Cardiovascular disease after liver transplantation: When, What, and Who Is at Risk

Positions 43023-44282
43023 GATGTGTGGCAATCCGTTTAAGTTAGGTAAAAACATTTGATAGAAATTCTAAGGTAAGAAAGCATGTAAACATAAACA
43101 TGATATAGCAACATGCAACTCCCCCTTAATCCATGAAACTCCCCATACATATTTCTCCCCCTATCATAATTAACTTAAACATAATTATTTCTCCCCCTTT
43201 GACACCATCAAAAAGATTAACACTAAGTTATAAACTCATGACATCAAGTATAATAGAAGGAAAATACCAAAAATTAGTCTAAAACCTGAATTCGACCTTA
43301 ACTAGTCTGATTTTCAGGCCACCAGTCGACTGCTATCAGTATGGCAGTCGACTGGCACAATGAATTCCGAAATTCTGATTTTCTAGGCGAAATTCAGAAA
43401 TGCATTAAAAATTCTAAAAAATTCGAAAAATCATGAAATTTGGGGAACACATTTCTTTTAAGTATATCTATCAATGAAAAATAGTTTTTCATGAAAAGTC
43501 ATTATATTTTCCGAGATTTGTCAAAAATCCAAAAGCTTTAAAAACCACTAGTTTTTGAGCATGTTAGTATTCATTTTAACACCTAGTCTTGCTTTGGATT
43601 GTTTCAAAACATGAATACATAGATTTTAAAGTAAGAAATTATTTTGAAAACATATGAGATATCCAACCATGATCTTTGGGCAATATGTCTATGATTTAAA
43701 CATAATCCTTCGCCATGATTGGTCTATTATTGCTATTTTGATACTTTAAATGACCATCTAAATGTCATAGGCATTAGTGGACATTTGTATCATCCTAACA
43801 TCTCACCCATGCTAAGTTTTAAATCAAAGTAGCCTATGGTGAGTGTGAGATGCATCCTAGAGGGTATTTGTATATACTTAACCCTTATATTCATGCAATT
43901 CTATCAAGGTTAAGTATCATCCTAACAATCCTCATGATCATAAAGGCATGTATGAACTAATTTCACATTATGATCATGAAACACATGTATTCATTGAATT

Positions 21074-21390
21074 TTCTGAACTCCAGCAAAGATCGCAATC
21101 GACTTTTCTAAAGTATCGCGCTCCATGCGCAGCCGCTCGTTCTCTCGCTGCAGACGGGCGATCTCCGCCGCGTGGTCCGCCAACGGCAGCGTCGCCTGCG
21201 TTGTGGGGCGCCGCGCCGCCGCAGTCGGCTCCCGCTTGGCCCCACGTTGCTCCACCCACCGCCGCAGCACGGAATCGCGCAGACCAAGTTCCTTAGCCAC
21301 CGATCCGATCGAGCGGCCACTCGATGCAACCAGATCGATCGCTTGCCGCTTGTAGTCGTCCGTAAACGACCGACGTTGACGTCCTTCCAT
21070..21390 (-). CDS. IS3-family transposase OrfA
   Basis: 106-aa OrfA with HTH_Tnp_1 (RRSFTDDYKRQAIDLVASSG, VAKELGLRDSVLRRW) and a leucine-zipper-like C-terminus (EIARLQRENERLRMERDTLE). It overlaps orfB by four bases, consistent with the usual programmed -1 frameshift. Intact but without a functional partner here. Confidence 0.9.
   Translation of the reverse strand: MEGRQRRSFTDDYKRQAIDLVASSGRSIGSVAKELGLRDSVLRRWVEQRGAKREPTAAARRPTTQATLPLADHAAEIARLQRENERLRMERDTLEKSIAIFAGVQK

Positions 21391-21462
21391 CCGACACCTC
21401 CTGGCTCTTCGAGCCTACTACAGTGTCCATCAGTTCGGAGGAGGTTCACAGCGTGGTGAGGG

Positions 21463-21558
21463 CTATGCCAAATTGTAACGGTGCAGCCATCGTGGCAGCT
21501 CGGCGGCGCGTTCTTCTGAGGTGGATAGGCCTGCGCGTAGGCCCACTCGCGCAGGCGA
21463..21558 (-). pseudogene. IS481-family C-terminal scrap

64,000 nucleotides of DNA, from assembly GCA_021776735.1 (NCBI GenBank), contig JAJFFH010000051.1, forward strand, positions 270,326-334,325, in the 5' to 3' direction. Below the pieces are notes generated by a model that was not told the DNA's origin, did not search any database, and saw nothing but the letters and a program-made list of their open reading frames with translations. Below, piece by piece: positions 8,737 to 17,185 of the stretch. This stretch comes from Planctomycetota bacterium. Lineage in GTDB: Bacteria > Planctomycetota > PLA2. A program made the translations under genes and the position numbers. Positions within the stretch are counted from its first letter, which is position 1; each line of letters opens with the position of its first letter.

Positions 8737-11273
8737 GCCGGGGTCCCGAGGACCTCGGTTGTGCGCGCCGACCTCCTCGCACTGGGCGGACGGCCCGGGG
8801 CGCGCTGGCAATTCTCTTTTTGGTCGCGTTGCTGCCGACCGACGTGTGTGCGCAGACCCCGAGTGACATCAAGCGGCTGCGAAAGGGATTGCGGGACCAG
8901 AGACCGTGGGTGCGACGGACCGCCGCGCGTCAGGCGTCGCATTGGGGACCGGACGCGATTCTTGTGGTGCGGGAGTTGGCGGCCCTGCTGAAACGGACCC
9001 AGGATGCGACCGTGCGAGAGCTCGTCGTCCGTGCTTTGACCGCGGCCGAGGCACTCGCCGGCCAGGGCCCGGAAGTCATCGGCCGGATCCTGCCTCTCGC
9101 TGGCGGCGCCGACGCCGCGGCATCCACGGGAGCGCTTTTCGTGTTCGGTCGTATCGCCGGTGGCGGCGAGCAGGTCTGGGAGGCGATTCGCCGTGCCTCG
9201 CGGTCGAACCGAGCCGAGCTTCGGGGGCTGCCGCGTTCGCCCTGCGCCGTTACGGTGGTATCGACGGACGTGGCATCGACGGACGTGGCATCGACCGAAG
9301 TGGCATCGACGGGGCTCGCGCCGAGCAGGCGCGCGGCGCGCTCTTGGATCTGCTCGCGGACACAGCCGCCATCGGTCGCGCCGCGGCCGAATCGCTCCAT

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The evolution of metabolic and cardiovascular disease (CVD) complications after liver transplantation (LT) is poorly characterized. We aim to illustrate the prevalence of obesity and metabolic syndrome (MS), define the cumulative incidence of CVD, and characterize risk factors associated with these comorbidities after LT. A retrospective review of 455 consecutive LT recipients from 1999 to 2004 with an 8- to 12-year follow-up was performed. Obesity increased from 23.8% (4 months) to 40.8% (3 years) after LT. Increase in body mass index predicted MS at 1 year after LT (odds ratio, 1.1; P < 0.001, per point). CVD developed in 10.6%, 20.7%, and 30.3% of recipients within 1, 5, and 8 years, respectively. Age, diabetes, hypertension, glomerular filtration rate < 60 mL/minute, prior CVD, ejection fraction < 60%, left ventricular hypertrophy, and serum troponin (TN) > 0.07 ng/mL were associated with CVD on univariate analysis. Age (hazard ratio [HR], 1.03; 95% confidence interval [CI], 1.01-1.06; P = 0.019), diabetes (HR, 1.78; 95% CI, 1.09-2.92; P = 0.022), prior history of CVD (HR, 2.46; 95% CI, 1.45-4.16; P < 0.001), and serum TN > 0.07 ng/mL (HR, 1.98; 95% CI, 1.23-3.18; P = 0.005) were independently associated with CVD in the long term. Smoking history (ever), sex, hyperlipidemia, and serum ferritin levels were not predictive of CVD. Tacrolimus use versus noncalcineurin-based immunosuppression (HR, 0.26; 95% CI, 0.14-0.49; P < 0.001) was associated with reduced risk of CVD but not versus cyclosporine (HR, 0.67; 95% CI, 0.30-1.49; P = 0.322). CVD is common after LT. Independent of MS, more data are needed to identify nonconventional risk factors and biomarkers like serum TN. Curbing weight gain in the early months after transplant may impact MS and subsequent CVD in the long term. Liver Transpl 21:889-896, 2015. © 2015 AASLD.

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